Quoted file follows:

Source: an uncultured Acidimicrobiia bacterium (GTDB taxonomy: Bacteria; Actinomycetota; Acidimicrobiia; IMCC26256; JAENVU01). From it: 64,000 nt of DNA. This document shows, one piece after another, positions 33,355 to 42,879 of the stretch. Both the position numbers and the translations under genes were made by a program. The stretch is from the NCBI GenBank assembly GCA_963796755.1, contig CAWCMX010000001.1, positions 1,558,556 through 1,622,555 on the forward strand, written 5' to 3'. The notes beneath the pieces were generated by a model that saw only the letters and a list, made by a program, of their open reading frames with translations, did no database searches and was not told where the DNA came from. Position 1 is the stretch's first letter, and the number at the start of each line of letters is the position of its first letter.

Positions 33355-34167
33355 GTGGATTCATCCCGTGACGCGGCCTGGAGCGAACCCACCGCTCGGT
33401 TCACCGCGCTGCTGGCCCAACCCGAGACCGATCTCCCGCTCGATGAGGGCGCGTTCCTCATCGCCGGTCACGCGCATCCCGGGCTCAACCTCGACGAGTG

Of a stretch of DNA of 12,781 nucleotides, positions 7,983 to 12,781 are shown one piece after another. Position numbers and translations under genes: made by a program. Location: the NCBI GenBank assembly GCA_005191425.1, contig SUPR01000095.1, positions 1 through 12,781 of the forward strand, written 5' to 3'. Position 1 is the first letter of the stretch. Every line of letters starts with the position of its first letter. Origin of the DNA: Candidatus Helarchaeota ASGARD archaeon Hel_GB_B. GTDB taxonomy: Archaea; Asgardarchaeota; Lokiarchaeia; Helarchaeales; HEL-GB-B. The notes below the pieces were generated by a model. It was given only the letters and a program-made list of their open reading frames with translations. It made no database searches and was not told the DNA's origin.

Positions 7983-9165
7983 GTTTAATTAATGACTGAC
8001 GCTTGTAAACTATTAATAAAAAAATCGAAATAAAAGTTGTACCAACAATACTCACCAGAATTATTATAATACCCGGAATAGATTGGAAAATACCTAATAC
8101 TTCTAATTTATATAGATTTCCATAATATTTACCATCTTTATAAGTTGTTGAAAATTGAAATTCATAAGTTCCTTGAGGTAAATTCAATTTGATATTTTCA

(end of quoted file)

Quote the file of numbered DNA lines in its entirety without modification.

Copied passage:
Source: an uncultured Acidimicrobiia bacterium (GTDB taxonomy: Bacteria; Actinomycetota; Acidimicrobiia; IMCC26256; JAENVU01). From it: 64,000 nt of DNA. This document shows, one piece after another, positions 33,355 to 42,879 of the stretch. Both the position numbers and the translations under genes were made by a program. The stretch is from the NCBI GenBank assembly GCA_963796755.1, contig CAWCMX010000001.1, positions 1,558,556 through 1,622,555 on the forward strand, written 5' to 3'. The notes beneath the pieces were generated by a model that saw only the letters and a list, made by a program, of their open reading frames with translations, did no database searches and was not told where the DNA came from. Position 1 is the stretch's first letter, and the number at the start of each line of letters is the position of its first letter.

Positions 33355-34167
33355 GTGGATTCATCCCGTGACGCGGCCTGGAGCGAACCCACCGCTCGGT
33401 TCACCGCGCTGCTGGCCCAACCCGAGACCGATCTCCCGCTCGATGAGGGCGCGTTCCTCATCGCCGGTCACGCGCATCCCGGGCTCAACCTCGACGAGTG

Of a stretch of DNA of 12,781 nucleotides, positions 7,983 to 12,781 are shown one piece after another. Position numbers and translations under genes: made by a program. Location: the NCBI GenBank assembly GCA_005191425.1, contig SUPR01000095.1, positions 1 through 12,781 of the forward strand, written 5' to 3'. Position 1 is the first letter of the stretch. Every line of letters starts with the position of its first letter. Origin of the DNA: Candidatus Helarchaeota ASGARD archaeon Hel_GB_B. GTDB taxonomy: Archaea; Asgardarchaeota; Lokiarchaeia; Helarchaeales; HEL-GB-B. The notes below the pieces were generated by a model. It was given only the letters and a program-made list of their open reading frames with translations. It made no database searches and was not told the DNA's origin.

Positions 7983-9165
7983 GTTTAATTAATGACTGAC
8001 GCTTGTAAACTATTAATAAAAAAATCGAAATAAAAGTTGTACCAACAATACTCACCAGAATTATTATAATACCCGGAATAGATTGGAAAATACCTAATAC
8101 TTCTAATTTATATAGATTTCCATAATATTTACCATCTTTATAAGTTGTTGAAAATTGAAATTCATAAGTTCCTTGAGGTAAATTCAATTTGATATTTTCA